Issue #2(8) 2016 Lounge

Fireflies and saucers

Soyuz T-4 docked to the Salyut 6 space station in 1981
Soyuz T-4 docked to the Salyut 6 space station in 1981
Leon Rosenblum Space historian

During his first orbital flight on the Mercury-6 spacecraft, astronaut John Glenn noticed a strange phenomenon. The spacecraft was in orbit and, when the Sun came up, he reported with great excitement that he was surrounded by thousands of small glowing particles that were moving alongside the ship, spinning around and not lagging behind: “I’ve never seen anything like it,” he said.

During his post-flight medical exam, Glenn told the psychologist about these space ‘fireflies’. “What did they say, John?” asked the psychologist in all seriousness. Glenn burst out laughing. Later on, it turned out that the particles were actually small pieces of ice, the product of hydrogen peroxide decomposition in the attitude engines.

Russian veteran cosmonaut Georgy Grechko is an acknowledged ‘UFO expert’. The thing is - he actually created his own UFO!

Astronaut-John-H-Glenn.jpgAstronaut John H. Glenn wearing a Mercury pressure suit at Cape Canaveral, Florida, during preflight training activities for his Mercury- Atlas 6 flight in 1962. He made America’s first manned Earth-orbital spaceflight completing three orbits of Earth.

“It all started when I saw the ‘flying saucers’,” he recalled in a TV interview. “And I got scared! I looked out of the Salyut-6 orbital station viewport and saw that we were being followed by ‘saucers’. They were moving in a clearly defined formation, and occasionally flickered with red lights. So I said to my crtew commander, Yuri Romanenko: ‘Look, here they come!’. He smiled and said that it was just dust that had come off the station coating when we corrected our orbit.”

Since it is impossible to determine distances in space due to lack of any reference points or landmarks, an observer on a spaceship may think that an object is far away when in reality they are just dust particles that are flying right by the viewport.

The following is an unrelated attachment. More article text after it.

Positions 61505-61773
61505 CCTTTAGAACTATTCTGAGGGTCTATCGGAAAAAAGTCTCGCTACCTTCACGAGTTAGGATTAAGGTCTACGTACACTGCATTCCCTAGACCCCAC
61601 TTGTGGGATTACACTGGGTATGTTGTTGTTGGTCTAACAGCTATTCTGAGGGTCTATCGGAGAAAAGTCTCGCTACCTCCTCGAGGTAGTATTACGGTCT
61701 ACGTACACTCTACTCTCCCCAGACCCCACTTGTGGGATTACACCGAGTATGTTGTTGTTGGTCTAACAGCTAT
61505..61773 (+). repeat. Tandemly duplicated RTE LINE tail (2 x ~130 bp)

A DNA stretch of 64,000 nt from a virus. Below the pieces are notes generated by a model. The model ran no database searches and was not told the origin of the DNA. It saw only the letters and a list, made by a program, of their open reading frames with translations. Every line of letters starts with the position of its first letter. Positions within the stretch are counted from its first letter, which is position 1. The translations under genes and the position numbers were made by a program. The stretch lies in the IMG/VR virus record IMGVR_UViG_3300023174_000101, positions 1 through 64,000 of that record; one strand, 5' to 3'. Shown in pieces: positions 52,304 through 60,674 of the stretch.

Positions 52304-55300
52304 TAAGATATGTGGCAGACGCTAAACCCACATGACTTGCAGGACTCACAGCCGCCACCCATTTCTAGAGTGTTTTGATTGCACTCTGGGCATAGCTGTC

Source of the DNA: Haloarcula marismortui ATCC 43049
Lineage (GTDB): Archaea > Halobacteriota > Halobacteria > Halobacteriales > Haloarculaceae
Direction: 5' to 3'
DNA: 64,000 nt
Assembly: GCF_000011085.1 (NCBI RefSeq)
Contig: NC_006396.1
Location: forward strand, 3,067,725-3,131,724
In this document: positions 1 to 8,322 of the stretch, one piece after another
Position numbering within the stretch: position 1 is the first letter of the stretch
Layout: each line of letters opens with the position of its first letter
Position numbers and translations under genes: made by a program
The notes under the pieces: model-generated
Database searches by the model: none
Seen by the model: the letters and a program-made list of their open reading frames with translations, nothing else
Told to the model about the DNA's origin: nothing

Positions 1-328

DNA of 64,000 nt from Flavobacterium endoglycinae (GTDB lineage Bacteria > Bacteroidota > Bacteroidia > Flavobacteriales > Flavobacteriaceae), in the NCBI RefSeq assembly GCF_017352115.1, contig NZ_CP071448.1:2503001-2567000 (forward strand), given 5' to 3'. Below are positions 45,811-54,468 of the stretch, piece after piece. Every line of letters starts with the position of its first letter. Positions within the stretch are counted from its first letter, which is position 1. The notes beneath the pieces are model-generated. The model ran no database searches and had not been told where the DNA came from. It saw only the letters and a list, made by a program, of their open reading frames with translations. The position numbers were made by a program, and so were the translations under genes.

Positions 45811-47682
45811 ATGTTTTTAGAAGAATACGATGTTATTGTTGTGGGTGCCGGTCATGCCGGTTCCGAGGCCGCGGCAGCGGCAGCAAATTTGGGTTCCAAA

They don’t buy into his story that it was all just a big joke - such illusions are hard to dismiss and can stick around for a long time

When a visiting crew arrived on board the Salyut-6 station, Grechko decided to play a joke on the new arrivals. He knocked on the viewport with his knuckles, and eight dust particles came off from the outside coating. It was right before sunrise and the reason for the red sparkles on the ‘saucers’ was that the sky turned reddish during sunrise. Grechko called the other cosmonauts over and showed them the UFOs, noting that “they’re not dangerous right now, they’re following us, but not attacking.” The guests were quite impressed.

But then Grechko made a mistake. While he usually told his colleagues that he was pulling a prank, that time he did not. And instead of explaining the appearance of UFOs by natural phenomena, he told them that when they got back to Earth, they should ask cosmonaut Sevastianov for more details, as he “knew all about them”.

But Vitaly Sevastianov happened to be on vacation and he didn’t greet the cosmonauts as normal on their return to Earth. So, they kept the ‘flying saucers’ story to themselves for a few days before telling some people. Of course, only their friends - and only in secret!

Almost immediately, they were called in to upper management: “Did you see UFOs?” They confirmed they had. Thus, the cosmonauts relayed all of Grechko’s made-up stories to their bosses. And the UFO legend reached the Kremlin.